Online, though, the game takes off. Brotherhood veterans will be instantly at home, once again cast into dense maps, filled with NPCs, as kill targets are handed out, with players constantly fulfilling the roles of both hunter and hunted. There's no better example of this than in the new Deathmatch mode. Gone is the massive compass that would point to your target in Wanted, now you have to pick your target out of the crowd, the game giving you a greater challenge, but providing far more by way of satisfaction. All the while, you're constantly trying to make sure you don't step out of line too much. A false move and you give away your own position and inclination to player who's stalking you, so restraint and patience are key - not words normally associated with a mode entitled Deathmatch.
Multiplayer is all about quality rather than quantity. Take a target down in stealthy style and you'll be rewarded far better than if you'd caused a scene and created commotion. Flair and points, rather than a kill tally, are what win you the greatest plaudits online. And it's genuinely tense, too, in Deathmatch especially. The requirement for eagle-eyed vigilance combined with your own murderous machinations serve up a cracking offering for online multiplayer entertainment that proves simple yet effective, and still feels original.
A wide range of disguises add extra depth into the mix, with fresh takes on well-worn gameplay modes revitalised by an emphasis on escape and evasion rather than direct confrontation. Artefact Assault, for example, is a classic Capture-the-Flag offering, but the top marks are to be found by getting away with the treasure completely undetected. You can only stun other players once you've taken the artefact, but that just further drives home the notion of slipping away unseen rather than attempting to kill everyone in the near vicinity just to be sure.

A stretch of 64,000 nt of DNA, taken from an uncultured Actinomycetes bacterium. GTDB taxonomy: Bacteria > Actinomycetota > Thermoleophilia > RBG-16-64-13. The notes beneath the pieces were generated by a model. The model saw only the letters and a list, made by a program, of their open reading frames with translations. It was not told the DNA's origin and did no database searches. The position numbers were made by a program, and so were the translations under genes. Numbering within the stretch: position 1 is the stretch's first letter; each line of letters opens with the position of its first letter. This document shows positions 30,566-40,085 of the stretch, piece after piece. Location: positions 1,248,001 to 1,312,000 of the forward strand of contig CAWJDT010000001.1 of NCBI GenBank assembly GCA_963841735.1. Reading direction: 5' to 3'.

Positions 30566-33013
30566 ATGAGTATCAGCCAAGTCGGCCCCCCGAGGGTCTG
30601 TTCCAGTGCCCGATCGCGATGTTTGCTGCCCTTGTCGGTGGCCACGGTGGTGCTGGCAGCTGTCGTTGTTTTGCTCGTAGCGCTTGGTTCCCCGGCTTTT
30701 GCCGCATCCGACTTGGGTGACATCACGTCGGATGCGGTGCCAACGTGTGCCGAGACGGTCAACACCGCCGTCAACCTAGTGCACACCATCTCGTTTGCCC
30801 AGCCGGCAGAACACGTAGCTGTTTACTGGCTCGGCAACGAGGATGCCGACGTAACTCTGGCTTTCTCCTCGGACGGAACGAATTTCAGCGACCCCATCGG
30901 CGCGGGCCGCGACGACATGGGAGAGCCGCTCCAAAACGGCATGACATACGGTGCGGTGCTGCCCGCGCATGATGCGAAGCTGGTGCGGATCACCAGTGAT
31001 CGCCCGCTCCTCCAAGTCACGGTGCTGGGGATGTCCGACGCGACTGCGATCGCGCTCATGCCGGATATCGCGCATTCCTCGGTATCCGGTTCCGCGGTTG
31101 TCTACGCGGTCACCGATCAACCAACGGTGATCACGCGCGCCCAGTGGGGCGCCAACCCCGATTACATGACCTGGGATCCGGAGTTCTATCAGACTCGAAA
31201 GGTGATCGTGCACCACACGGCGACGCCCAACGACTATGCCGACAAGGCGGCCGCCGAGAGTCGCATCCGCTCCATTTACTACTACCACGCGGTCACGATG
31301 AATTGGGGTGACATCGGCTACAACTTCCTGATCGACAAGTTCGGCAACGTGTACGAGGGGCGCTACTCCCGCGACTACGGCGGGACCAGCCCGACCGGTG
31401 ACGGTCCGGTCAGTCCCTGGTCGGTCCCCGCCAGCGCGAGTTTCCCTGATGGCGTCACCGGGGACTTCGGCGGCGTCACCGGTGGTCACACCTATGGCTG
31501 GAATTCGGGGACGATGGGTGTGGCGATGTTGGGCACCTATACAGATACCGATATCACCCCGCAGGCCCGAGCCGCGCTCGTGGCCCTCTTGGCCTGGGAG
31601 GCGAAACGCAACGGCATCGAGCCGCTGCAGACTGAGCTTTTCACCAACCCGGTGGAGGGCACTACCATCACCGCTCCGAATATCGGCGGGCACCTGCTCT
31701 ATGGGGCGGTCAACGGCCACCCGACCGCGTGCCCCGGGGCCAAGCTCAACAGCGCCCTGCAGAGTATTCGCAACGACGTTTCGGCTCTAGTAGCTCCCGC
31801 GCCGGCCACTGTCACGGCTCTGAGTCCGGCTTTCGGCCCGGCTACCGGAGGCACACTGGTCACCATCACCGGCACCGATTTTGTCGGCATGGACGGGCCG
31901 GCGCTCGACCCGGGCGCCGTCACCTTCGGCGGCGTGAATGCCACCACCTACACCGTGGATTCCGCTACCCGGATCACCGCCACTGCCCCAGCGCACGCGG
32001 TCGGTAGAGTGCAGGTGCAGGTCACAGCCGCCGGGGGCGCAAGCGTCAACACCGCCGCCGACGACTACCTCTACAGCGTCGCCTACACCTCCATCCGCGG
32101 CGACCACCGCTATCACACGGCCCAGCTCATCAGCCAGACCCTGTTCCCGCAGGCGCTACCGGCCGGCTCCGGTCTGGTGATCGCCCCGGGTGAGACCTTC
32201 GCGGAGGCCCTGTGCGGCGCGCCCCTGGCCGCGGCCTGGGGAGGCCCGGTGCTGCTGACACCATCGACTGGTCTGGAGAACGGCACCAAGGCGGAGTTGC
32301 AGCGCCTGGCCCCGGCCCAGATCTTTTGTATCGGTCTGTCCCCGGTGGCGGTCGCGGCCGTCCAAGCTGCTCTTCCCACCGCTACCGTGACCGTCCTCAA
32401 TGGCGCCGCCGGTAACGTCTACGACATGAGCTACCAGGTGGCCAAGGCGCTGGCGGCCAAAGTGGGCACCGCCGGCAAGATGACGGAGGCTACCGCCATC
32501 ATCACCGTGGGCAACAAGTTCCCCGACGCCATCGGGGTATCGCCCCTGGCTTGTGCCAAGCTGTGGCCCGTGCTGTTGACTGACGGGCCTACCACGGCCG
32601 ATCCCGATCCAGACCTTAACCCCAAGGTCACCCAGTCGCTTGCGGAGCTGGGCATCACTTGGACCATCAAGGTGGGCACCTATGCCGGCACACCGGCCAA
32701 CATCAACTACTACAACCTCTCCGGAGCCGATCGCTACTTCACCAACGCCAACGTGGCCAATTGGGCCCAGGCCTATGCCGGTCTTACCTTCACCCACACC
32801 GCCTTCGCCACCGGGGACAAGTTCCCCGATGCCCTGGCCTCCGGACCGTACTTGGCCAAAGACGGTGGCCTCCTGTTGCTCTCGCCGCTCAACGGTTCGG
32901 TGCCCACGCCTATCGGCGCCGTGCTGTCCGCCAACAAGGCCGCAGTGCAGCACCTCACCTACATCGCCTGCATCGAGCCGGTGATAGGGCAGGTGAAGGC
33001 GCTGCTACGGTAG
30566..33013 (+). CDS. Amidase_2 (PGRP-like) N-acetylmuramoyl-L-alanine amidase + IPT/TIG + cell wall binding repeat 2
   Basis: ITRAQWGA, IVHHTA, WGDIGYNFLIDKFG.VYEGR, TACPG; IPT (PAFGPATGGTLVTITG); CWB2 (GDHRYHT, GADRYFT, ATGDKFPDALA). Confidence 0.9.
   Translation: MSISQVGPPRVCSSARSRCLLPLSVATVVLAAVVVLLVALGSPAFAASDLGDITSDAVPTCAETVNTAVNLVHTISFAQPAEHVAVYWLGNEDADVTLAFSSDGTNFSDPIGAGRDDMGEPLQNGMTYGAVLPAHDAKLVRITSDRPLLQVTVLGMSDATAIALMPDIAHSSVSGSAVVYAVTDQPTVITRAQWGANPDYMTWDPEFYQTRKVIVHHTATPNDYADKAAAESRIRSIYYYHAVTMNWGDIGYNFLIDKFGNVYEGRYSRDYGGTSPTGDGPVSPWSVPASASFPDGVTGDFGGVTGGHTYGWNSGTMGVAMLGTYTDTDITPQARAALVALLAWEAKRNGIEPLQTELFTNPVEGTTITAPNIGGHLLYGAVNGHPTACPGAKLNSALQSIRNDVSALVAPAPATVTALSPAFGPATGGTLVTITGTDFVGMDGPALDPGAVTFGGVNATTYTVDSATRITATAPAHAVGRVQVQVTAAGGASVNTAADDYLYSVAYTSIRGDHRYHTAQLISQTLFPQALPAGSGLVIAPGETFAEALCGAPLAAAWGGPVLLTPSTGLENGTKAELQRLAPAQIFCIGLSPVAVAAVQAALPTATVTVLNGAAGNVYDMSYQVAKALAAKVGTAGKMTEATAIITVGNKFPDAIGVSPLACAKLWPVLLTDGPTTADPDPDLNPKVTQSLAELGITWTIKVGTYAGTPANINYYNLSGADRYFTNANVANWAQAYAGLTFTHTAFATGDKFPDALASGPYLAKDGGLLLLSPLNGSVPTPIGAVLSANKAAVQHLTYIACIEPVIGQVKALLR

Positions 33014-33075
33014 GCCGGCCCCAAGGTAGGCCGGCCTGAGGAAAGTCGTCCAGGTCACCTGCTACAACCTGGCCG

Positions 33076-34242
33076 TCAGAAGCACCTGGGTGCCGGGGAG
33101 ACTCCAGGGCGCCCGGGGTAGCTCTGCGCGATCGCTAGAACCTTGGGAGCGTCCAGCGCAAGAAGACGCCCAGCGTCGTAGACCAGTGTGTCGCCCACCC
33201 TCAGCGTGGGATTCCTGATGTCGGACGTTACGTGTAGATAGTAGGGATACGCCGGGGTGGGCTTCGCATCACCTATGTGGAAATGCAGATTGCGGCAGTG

Ubisoft have served up another timesink and, if you're feeling frugal this Christmas, this will serve to consume a good 25+ hours of your time. Scampering about and goading guards into attempting violence is still just as fun as ever, but Revelations ultimately suffers from being a little too bitty. It has a fine core, with one of the best central stories in the series so far, but the additional peripherals often get in the way, and the final quarter is something of a slog. The scripted caverns and Masyaf key chases distract from the fact that this is something of a dumbed-down game in terms of platform puzzling, but there's no getting away from the fact that an easy game just got even easier. One final thought too - it's not really Constantinople's fault, but any city would have had a tough time following Rome.
- It's a sprawling time sink of an epic
- Cracking story for Ezio and Altair
- Multiplayer can be fantastic
- Barely a sniff of a decent puzzle
- Desmond sections are awful
- Den Defence feels superfluous
The Short Version: Assassin's Creed: Revelations offers up a pretty decent swansong for Ezio and Altair. There's a huge amount of content here, and that's before you go anywhere near the excellent multiplayer component, but it's hard not to feel a little disappointed by the end. Constantinople, although perhaps not as iconic as Rome, offers up another excellent sandbox playground, but too many of the toys inside feel like filler rather than killer material.